"Kodiak is a big complicated fishery, and it is very different," said James Jackson, a fishery manager with fish and game in Kodiak. "At places like Sitka and Togiak, they have large spawning aggregates and they tend to come in all at once, and you can catch the harvest limit really fast. At Kodiak there are so many separate spawning masses, and they spawn at different times, sometimes into late June."

Kodiak herring averaged $300 a ton last year, and market reports say the price could be higher. Alaska's roe herring fisheries occur all along the westward coast to Nome.

Ocean indifference

Monday marks Earth Day around the world. Since it began in 1970, trash pickup has been a tradition. Over the past 25 years, the Ocean Conservancy's International Coastal Cleanup has become the world's largest volunteer effort for ocean health. Nearly 9 million volunteers from 152 countries have cleaned 145 million pounds of trash from the shores of lakes, streams, rivers and oceans on just one day each year.

To document what is being dumped, the conservancy has cataloged the trash into more than 7 million items. The most trash -- 57 percent -- came from food wrappings and beverage containers, cups, plates and plastic eating utensils. More than 9.5 million plastic bottles were collected, 8 million plastic bags and 1.2 million balloons.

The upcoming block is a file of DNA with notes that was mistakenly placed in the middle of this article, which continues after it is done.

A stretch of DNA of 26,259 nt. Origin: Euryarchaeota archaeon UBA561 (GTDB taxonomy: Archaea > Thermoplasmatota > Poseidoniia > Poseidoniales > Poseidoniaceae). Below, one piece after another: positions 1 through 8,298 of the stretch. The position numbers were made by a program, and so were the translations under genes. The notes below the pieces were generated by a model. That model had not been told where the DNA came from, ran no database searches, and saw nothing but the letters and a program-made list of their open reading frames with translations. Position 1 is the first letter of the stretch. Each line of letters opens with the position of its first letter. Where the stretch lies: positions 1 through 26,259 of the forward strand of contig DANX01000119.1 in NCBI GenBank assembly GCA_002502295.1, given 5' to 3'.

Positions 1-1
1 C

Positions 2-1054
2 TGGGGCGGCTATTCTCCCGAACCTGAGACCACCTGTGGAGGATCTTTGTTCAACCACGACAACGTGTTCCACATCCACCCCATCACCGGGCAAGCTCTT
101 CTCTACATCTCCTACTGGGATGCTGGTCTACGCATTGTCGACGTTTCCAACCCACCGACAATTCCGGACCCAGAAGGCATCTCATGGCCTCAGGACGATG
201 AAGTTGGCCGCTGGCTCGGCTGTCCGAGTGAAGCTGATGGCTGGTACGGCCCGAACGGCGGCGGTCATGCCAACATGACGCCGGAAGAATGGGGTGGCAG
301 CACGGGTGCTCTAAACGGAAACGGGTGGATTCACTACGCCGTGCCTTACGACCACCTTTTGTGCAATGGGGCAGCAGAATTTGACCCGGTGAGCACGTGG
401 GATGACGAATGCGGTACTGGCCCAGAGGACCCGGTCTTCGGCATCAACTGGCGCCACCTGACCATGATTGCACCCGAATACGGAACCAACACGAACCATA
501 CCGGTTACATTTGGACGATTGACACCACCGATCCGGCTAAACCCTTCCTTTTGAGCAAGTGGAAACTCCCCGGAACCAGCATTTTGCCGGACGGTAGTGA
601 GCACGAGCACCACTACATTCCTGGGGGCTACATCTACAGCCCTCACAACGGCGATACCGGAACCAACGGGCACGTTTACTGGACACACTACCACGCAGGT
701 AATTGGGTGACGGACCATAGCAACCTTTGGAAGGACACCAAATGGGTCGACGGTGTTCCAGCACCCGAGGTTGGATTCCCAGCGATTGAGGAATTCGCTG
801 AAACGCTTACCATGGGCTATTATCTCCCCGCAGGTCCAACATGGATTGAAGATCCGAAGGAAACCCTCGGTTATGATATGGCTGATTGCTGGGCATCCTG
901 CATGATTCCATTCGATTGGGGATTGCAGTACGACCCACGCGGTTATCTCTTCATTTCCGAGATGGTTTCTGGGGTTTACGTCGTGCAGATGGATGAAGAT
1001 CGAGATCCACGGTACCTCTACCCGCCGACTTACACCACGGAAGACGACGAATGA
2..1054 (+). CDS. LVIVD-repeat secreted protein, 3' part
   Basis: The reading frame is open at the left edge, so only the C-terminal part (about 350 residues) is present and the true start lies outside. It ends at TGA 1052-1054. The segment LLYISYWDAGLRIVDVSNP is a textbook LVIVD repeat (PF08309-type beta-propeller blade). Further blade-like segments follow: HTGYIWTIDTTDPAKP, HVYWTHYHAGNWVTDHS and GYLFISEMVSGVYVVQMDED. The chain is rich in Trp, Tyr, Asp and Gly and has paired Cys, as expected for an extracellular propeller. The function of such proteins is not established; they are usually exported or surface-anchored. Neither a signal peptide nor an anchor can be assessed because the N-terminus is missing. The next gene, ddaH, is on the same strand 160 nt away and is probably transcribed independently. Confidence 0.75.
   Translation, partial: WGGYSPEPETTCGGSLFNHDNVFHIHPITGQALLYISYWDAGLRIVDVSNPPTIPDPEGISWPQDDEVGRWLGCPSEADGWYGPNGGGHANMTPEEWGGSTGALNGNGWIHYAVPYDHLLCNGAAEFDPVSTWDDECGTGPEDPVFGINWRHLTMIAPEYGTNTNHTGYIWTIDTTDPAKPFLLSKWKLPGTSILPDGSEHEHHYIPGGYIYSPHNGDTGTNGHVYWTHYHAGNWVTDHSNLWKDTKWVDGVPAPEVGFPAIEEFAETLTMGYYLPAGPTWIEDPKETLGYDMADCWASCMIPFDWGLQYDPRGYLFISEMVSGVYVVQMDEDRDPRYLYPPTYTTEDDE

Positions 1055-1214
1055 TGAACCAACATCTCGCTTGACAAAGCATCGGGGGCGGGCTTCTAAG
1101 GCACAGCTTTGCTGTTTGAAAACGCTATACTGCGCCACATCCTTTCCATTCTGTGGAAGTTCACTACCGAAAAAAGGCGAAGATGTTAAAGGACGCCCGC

Thirty-three percent of ocean trash came from smokers; 53 million cigarette butts, filters and cigar tips were collected over the past 25 years. Only about 6 percent of the trash pulled from ocean waters was fishing gear.

There are signs that the tide is turning on trash. Nearly 80 percent of those surveyed in a recent Gallup Poll said they have made lifestyle changes to protect the environment. And 16 years after it was first proposed, the United Nations two years ago officially designated June 8 as World Oceans Day.

Fish bug is back

Chilean salmon reps are urging fish farmers to "remain calm" over recent cases of fast-spreading ISA virus reported in two farming centers. They said rules are in place to fight the outbreaks after the 2008 crisis that ravaged Chile's farmed salmon industry. Production got back almost to pre-virus levels just last year. There is no treatment for the ISA virus.

Chile's new outbreak protocols require the farming companies to kill all fish in infected cages within 30 days. Chile is the world's second-largest farmed salmon producer, after Norway.


Laine Welch is a Kodiak-based fisheries journalist. Her Fish Radio programs can be heard on stations around the state. Contact her at msfish@alaska.com.

Anchorage Daily News is pleased to provide this opportunity to share information, experiences and observations about what's in the news. Some of the comments may be reprinted elsewhere in the site or in the newspaper. We encourage lively, open debate on the issues of the day, and ask that you refrain from profanity, hate speech, personal comments and remarks that are off point. Thank you for taking the time to offer your thoughts.

Commenting FAQs | Terms of Service